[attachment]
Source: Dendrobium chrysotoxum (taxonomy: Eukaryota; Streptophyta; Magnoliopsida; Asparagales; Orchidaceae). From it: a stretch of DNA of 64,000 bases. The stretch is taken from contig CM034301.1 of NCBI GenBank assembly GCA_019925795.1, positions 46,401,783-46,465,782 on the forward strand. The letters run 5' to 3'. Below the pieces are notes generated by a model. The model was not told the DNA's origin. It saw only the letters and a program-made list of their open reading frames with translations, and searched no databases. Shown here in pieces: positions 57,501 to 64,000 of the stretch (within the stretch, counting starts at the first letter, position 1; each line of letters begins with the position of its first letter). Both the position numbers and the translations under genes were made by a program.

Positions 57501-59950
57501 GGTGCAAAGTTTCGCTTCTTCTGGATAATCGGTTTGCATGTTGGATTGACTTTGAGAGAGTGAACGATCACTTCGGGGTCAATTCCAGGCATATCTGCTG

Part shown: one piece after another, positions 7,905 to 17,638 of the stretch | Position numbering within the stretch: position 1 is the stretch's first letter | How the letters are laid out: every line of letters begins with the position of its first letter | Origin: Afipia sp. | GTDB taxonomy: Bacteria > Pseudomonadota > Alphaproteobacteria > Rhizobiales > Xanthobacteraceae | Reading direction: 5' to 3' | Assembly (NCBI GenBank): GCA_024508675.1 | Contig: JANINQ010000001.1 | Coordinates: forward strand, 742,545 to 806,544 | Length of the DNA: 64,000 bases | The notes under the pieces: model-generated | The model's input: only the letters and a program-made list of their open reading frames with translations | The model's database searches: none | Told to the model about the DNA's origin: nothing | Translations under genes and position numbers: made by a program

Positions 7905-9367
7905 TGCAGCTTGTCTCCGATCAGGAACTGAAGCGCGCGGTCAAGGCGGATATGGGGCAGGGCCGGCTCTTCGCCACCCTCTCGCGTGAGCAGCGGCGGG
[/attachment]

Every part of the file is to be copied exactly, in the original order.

Source: Dendrobium chrysotoxum (taxonomy: Eukaryota; Streptophyta; Magnoliopsida; Asparagales; Orchidaceae). From it: a stretch of DNA of 64,000 bases. The stretch is taken from contig CM034301.1 of NCBI GenBank assembly GCA_019925795.1, positions 46,401,783-46,465,782 on the forward strand. The letters run 5' to 3'. Below the pieces are notes generated by a model. The model was not told the DNA's origin. It saw only the letters and a program-made list of their open reading frames with translations, and searched no databases. Shown here in pieces: positions 57,501 to 64,000 of the stretch (within the stretch, counting starts at the first letter, position 1; each line of letters begins with the position of its first letter). Both the position numbers and the translations under genes were made by a program.

Positions 57501-59950
57501 GGTGCAAAGTTTCGCTTCTTCTGGATAATCGGTTTGCATGTTGGATTGACTTTGAGAGAGTGAACGATCACTTCGGGGTCAATTCCAGGCATATCTGCTG

Part shown: one piece after another, positions 7,905 to 17,638 of the stretch | Position numbering within the stretch: position 1 is the stretch's first letter | How the letters are laid out: every line of letters begins with the position of its first letter | Origin: Afipia sp. | GTDB taxonomy: Bacteria > Pseudomonadota > Alphaproteobacteria > Rhizobiales > Xanthobacteraceae | Reading direction: 5' to 3' | Assembly (NCBI GenBank): GCA_024508675.1 | Contig: JANINQ010000001.1 | Coordinates: forward strand, 742,545 to 806,544 | Length of the DNA: 64,000 bases | The notes under the pieces: model-generated | The model's input: only the letters and a program-made list of their open reading frames with translations | The model's database searches: none | Told to the model about the DNA's origin: nothing | Translations under genes and position numbers: made by a program

Positions 7905-9367
7905 TGCAGCTTGTCTCCGATCAGGAACTGAAGCGCGCGGTCAAGGCGGATATGGGGCAGGGCCGGCTCTTCGCCACCCTCTCGCGTGAGCAGCGGCGGG